Longer sitting hours for Parliament opposed
MPs have poured cold water on a proposal for Parliament to sit for longer hours.
The Urgency Report, a New Zealand Law Foundation-funded submission presented to a parliamentary standing orders committee yesterday, included a survey showing a shortfall in the number of hours Parliament sat in comparison to other Commonwealth countries.
According to a survey, in 2008 Parliament sat for 486 hours, while Britain's House of Commons sat for 1188 and its House of Lords sat for 1010. Australia's House of Representatives sat for 639 hours.
"Even allowing for the fact that 2008 was an election year for New Zealand, the sitting hours for the House were at the lower end of the range," the report said.
"There is, therefore, a real issue that needs to be addressed as to whether the New Zealand House of Representatives ought to sit for longer hours."
Among the suggestions in the report were that Parliament sit on Fridays, that it sit for longer hours on current sitting days, and that there be less recess weeks.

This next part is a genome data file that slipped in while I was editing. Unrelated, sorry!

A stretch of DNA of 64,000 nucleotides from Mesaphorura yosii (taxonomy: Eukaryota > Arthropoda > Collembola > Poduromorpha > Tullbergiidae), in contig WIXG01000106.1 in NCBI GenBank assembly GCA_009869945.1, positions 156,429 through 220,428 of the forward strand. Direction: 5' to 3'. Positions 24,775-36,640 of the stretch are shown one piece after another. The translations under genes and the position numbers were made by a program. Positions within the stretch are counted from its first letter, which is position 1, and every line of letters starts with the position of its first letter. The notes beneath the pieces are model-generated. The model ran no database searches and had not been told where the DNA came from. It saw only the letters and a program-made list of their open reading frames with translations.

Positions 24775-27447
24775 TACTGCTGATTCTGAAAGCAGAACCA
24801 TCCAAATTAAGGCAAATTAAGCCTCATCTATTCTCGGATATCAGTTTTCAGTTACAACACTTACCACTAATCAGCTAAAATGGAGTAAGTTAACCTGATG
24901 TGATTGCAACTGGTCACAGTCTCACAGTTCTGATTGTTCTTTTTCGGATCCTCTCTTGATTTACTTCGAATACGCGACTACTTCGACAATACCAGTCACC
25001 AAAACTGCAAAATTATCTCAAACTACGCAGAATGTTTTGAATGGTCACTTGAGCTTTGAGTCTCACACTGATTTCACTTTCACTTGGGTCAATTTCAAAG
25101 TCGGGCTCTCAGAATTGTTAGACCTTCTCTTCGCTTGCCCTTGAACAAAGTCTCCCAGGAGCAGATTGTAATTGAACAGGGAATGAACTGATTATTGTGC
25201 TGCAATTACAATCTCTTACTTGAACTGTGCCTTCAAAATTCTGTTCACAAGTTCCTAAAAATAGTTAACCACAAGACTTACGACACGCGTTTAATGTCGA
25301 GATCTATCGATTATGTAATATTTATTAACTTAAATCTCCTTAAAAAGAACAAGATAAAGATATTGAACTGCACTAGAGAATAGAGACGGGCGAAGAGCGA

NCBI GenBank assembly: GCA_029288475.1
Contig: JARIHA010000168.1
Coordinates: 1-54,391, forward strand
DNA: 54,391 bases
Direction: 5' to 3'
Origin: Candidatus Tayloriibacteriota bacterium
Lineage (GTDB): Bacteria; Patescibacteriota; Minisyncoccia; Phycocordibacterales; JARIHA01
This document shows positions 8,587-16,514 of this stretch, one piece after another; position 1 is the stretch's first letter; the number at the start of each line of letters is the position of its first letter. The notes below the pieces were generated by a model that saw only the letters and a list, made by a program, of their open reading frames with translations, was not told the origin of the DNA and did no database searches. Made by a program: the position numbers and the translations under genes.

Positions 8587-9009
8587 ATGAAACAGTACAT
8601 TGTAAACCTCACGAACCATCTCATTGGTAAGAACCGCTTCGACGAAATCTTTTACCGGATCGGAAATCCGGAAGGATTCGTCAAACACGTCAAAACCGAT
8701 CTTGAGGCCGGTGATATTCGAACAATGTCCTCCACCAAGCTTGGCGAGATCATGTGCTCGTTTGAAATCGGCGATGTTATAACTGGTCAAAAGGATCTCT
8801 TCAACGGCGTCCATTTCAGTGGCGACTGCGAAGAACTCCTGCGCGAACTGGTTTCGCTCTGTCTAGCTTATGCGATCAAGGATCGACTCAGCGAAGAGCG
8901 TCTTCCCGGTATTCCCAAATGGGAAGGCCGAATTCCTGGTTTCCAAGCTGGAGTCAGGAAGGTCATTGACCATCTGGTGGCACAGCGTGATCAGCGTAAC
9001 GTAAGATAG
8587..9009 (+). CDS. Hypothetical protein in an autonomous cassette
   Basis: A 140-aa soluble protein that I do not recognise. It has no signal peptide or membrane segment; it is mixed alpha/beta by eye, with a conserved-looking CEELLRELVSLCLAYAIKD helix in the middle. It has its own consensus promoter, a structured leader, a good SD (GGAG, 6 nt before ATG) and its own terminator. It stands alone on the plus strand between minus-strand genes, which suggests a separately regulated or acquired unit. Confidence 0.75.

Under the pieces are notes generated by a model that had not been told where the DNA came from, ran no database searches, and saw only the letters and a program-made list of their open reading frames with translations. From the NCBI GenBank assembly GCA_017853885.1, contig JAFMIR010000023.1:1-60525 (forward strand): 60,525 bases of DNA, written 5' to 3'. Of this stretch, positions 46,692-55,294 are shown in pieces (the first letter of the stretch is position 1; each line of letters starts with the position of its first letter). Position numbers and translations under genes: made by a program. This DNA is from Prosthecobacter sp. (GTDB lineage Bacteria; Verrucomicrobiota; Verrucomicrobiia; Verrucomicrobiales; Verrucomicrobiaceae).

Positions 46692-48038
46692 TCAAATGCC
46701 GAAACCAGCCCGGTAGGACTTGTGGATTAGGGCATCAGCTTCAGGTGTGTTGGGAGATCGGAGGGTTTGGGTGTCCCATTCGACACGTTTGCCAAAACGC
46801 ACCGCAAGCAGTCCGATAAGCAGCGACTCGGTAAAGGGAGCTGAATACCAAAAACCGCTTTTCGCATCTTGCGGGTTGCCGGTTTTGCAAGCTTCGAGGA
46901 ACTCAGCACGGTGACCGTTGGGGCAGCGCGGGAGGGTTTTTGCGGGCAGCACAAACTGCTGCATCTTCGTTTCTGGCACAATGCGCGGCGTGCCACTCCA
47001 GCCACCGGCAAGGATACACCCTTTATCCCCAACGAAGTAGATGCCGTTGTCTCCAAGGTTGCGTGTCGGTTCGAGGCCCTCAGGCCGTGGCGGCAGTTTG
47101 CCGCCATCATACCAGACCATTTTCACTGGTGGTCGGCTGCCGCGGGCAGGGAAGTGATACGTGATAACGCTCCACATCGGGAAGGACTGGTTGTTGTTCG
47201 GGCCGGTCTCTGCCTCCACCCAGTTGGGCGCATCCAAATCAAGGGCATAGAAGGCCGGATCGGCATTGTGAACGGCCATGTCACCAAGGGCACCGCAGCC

However, the committee did not appear to welcome the suggestions, with Labour MP Rick Barker opposing in particular an idea that parliamentary committees run at the same time as the House was sitting.
Mr Barker said the strategy had been used before, but had caused problems when people needed to be in the House and in committees.
"It sounds attractive but our experience is that it doesn't work."
Mr Barker also said MPs did not want to spend more time in Wellington, and preferred to be spending time in their electorates doing other things.
"I would think it would be hard thing to get MPs to agree to more sitting hours on a Friday and so on," he said.
"In the early days they just didn't go home so the Fridays were no problem, but now they want to go home."